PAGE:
I distinctly remember one particular moment of February 9, 2006, the day my daughter, Beatrice Dianne Atlas, was stillborn at 36-weeks gestation. I recall sitting, holding my baby's body. Propped up with pillows and wearing a hospital gown, I was unwillingly enthroned in the hospital bed. Friends and family had come from all distances to be with my husband and me during our loss. Tear-streaked faces surrounded me. Gently whispered prayers and condolences offered me some comfort.
Then I saw my husband, James, sitting in the hospital armchair, out beyond the edge of the circle. The visitors had, unintentionally, closed him off by forming a circle of love and sorrow around Beatrice and me. His face, at that moment, was closed and silent. He was an observer.
When I later asked my husband about that moment and what he felt, he recalled it clearly. "I felt distant from you when we were around other people because many people assume the loss is much greater for the woman," says James. "I do feel like people looked to you when they were expressing their sympathies. Yes, I was included by others, but it was more periphery, so I sometimes felt like I was going through a different loss than you were."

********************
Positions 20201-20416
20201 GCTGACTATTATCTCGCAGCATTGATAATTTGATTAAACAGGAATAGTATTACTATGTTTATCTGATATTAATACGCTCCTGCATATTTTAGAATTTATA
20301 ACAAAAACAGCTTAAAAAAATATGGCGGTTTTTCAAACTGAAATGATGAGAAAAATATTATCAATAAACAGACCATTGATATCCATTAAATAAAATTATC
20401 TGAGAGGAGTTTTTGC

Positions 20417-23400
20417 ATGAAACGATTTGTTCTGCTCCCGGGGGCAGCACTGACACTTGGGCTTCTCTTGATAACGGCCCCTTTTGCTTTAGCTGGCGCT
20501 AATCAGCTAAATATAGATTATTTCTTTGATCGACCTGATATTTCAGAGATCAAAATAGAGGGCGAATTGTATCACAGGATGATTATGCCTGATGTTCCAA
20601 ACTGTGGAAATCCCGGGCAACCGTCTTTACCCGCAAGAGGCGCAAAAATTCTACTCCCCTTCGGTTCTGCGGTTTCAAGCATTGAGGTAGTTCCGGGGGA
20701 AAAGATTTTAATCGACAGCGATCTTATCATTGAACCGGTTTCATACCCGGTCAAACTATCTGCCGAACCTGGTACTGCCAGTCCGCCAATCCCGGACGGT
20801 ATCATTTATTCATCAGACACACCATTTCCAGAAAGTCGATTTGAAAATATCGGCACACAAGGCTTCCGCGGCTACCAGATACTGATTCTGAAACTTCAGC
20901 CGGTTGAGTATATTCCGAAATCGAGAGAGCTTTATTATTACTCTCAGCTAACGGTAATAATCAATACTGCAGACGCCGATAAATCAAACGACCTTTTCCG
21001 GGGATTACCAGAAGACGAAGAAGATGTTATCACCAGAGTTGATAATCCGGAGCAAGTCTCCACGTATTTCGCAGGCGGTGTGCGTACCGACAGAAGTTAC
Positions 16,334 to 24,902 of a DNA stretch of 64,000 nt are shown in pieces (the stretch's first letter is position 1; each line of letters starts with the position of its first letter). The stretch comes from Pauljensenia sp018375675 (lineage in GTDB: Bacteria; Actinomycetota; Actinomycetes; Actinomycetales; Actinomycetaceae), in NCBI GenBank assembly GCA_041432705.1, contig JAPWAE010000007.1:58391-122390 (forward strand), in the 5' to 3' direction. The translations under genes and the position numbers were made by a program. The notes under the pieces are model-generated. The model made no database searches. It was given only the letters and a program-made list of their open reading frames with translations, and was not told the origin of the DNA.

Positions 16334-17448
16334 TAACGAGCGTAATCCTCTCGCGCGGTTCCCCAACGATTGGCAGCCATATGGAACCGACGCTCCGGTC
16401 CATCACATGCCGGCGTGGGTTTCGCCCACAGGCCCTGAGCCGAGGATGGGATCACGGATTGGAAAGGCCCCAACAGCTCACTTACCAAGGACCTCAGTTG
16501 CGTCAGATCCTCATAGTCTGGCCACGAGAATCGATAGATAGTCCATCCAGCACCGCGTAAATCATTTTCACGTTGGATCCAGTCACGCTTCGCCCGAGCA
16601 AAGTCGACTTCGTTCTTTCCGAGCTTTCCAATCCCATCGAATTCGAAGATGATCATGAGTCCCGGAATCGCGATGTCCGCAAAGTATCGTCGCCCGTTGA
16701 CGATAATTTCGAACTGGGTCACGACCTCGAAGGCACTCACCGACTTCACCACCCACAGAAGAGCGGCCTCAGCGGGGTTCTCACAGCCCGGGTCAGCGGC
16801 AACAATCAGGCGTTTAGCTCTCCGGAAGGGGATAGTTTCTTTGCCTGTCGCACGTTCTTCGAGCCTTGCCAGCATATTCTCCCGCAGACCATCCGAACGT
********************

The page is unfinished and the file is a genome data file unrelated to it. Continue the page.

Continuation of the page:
Why Men Are Often Left Alone to Grieve
The months of pregnancy revolve around the mother and the growing life inside her: prenatal appointments, baby showers, friends and family ask how she's feeling. So it follows that, when the baby is stillborn, those close to the couple continue to shower the mother with attention and concern while not really knowing what to say to the father.
Unfortunately, this is true anytime a man experiences grief. Tom Ellis, a grief and family counselor at the Center for Grief, Loss, and Transition, in St. Paul, Minnesota, writes, "As a young man, I quickly learned how I was supposed to express myself and what was considered inappropriate behavior through such statements as, 'Stand up and take it like a man;' 'It's your responsibility, you're the man of the house;' and, 'That's a man's job.'"